Motherhood with a Camera: Amy Grace, A Beautiful Life Photo

"on the last day of the world,i would want to plant a tree."

- w.s. merwin

 

i have a serious case of the heavies. there are so many ways to say it, to feel it, to give it shape and form, to trace its origins. my mom always said i was so intense, she didn't know what to do with me sometimes, the way i felt the world as a weight, the way it made me fly and broke my heart. as a toddler, i would sometimes clench every bit of my tiny body in a tremble. it was funny, but they worried. i also had the biggest smile for the people of my world; it took every muscle of my face to make it. my little boy has inherited the storm, and i meet it with thirty six years of learned, studied peace and unraveling. oh, the way the light looks next to the shadows - i find myself in that sliver where they meet, cutting through, opening me up, where grey is black and white, at once. there is so much broken, shattered and cracked and pieced together with hope, lost and falling away. i expect this, from within and without. i know how to reach to the very tips of my toes, to open up every vertebrae, to draw myself up, fix my stare, and look it all straight in the eye.

we are our toughest days as much as our best ones. it should be allowed. every sentence does not end with an exclamation mark. some trail off. some are swallowed down into the dark. no one is alone in that, nor are we putting a damper on life with that truth. so this is why i am typing this, and why maybe, someone is reading. because there were too many words living inside me, with only roots, waiting for water and light. i was the person who told you what you needed to hear, who smiled on the outside while my lips shook, who stopped and started in rattling jolts, who willed myself downstairs at twelve, at eighteen, at thirty, to conquer something that should never have felt like a battle. i know what the worst day feels like. i have had many. we all have them folded into our stories, or out on the horizon. but the worst, and most alive get mixed and shaken up together. when we add love, there is a fighting chance. we can survive. i have come to see all the shades of myself. i have come to know, intimately, the real things to fear. i live with the dark, i sleep under its curtain, i hold on, we hold hands, we dance it away if we are so lucky. and in that dancing i have found the kind of joy that spills over as tears down my face. my husband, my friends, they would all tell me that's a rather serious way to put it. but i take my joy seriously too.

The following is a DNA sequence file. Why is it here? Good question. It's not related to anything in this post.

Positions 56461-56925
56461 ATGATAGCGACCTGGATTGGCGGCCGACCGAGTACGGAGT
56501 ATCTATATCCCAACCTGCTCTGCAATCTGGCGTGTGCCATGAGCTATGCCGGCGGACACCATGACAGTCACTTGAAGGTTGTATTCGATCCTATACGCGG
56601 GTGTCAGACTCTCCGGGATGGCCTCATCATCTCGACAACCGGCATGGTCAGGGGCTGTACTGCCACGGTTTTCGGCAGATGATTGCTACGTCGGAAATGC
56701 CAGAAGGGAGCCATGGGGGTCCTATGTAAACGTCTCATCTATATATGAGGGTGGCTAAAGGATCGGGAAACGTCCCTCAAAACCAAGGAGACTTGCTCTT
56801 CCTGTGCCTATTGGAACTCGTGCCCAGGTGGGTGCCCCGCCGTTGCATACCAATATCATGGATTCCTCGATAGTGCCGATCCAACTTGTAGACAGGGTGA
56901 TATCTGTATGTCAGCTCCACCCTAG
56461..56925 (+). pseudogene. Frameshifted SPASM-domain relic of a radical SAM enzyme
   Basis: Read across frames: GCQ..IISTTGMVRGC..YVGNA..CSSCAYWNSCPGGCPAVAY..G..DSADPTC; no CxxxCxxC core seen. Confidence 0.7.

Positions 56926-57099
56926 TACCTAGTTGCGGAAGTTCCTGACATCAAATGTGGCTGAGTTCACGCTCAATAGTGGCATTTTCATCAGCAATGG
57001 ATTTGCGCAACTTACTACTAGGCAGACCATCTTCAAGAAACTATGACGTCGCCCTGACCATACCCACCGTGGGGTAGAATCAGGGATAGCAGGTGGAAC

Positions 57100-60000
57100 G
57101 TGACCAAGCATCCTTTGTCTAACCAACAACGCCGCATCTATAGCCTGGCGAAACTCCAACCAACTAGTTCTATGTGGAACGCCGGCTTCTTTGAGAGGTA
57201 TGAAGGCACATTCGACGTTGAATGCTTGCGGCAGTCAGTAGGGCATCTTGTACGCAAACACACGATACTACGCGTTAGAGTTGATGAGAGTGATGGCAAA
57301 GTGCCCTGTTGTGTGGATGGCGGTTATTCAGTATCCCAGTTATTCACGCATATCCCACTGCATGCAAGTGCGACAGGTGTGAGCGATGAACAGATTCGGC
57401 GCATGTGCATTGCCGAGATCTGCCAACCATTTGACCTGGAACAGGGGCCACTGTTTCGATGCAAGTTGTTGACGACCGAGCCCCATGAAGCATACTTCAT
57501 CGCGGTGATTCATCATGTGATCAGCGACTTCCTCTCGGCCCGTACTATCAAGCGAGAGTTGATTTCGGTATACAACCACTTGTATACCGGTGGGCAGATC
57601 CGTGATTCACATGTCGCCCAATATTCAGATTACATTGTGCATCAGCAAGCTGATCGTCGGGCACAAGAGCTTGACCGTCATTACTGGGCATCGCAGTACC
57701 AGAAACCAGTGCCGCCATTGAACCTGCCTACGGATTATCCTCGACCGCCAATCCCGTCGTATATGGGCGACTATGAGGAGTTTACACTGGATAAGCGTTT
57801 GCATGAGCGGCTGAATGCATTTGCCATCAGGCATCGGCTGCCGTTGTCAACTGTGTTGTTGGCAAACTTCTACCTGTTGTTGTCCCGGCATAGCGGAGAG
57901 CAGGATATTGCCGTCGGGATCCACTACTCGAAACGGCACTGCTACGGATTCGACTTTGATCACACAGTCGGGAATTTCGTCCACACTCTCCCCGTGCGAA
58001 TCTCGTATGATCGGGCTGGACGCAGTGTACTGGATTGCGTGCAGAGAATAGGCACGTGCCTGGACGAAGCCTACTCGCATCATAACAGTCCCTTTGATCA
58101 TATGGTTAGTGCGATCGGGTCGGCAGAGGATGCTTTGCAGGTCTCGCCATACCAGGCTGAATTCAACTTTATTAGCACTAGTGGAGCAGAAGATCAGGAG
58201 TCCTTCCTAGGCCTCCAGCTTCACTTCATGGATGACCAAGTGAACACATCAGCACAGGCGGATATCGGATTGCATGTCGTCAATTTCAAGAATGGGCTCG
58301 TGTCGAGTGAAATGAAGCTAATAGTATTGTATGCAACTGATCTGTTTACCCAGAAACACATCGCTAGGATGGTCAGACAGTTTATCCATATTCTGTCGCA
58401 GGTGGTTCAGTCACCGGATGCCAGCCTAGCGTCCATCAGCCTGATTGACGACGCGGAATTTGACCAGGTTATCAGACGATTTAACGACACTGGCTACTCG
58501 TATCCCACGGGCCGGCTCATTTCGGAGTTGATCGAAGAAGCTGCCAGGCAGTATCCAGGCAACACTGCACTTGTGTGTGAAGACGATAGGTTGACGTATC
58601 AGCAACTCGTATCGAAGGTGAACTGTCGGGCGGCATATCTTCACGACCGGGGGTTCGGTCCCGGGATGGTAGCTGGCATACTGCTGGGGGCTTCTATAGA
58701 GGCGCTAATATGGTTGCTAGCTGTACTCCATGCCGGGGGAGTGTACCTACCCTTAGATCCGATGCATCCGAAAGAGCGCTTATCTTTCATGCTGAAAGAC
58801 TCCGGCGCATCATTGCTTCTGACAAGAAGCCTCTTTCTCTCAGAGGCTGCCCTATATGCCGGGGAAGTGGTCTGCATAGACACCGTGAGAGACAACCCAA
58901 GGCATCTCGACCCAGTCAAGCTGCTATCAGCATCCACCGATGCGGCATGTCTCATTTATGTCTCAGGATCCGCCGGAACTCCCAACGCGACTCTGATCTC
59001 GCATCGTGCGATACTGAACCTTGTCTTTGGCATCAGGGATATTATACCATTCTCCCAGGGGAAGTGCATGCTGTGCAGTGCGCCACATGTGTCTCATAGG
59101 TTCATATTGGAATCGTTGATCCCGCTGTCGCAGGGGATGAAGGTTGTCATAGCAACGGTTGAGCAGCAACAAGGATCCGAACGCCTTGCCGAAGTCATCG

this week, my son turned three, i turned thirty six, we lost a dear family friend. the world made that silent cry - its beauty, our powerlessness, swimming through the waves together, peaks and valleys that rock us. that mix of what we can never expect, and what we know we can face. every year on my baby's birthday, i have to face my own. so in this thousandth way, he sets me free, as i try with no luck to remember who i was before him. and i run my fingers through the summer sea of his hair and remember i do not have to. it is as easy as telling the truth. the night of my birthday, i lay awake in a cocoon of white sheets and four feet rubbing themselves to sleep, like tiny wings making a night song, my own reaching for their lullaby. i do not have to tell myself to remember these things anymore. this kind of awake is part of the bones i have made myself, in all the hurting, growing them, being a shepherd, an audience, a sun, a moon. in the most still times, there is a buzz under my skin. fear and love in one swift current. and in the wildest, i am still, in the longest second, stretching out through time. the beginning of love is a circle, and i am forever dizzy. i will always be afraid of the other shoe dropping. but as my wise dad always tells me, "there are an infinite number of shoes." may they fall gently. may i learn to let them go.

 

About Amy Grace, A Beautiful Life Photo, based in San Diego, CA:  Website  |  Facebook Contact